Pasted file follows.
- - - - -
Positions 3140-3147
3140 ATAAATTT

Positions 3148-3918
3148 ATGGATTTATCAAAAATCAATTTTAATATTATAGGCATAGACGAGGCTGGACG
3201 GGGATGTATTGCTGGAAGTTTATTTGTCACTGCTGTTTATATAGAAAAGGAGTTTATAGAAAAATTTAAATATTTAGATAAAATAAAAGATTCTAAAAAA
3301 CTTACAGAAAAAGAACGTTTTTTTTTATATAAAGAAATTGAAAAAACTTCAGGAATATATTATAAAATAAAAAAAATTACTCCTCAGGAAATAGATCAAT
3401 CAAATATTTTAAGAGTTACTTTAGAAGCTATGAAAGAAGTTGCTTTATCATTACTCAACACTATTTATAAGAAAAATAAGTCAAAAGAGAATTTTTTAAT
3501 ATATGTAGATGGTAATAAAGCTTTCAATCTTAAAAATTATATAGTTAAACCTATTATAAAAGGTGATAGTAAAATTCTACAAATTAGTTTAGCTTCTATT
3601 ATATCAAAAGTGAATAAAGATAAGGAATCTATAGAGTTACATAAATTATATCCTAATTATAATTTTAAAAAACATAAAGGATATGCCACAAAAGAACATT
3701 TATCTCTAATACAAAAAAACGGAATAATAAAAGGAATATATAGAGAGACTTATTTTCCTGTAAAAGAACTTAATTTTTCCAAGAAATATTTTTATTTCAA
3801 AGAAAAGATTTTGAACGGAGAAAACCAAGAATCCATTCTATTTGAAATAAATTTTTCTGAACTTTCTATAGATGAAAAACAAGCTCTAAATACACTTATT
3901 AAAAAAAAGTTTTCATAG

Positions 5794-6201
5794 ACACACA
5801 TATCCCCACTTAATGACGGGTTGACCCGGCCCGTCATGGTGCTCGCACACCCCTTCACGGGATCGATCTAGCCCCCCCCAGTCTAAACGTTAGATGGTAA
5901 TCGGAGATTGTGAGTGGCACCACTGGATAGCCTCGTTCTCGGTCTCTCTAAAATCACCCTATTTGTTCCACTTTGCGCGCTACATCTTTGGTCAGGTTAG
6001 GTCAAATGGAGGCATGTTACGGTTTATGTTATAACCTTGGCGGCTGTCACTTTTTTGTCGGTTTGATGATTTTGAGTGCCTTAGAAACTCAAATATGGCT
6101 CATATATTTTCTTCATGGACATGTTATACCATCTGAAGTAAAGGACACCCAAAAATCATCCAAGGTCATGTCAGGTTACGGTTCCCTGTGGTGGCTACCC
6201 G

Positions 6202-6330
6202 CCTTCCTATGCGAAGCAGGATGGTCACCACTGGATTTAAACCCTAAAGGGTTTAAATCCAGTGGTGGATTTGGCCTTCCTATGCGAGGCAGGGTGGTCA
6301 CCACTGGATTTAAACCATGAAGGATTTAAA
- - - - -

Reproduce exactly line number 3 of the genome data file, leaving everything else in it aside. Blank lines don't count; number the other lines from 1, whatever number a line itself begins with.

Positions 3148-3918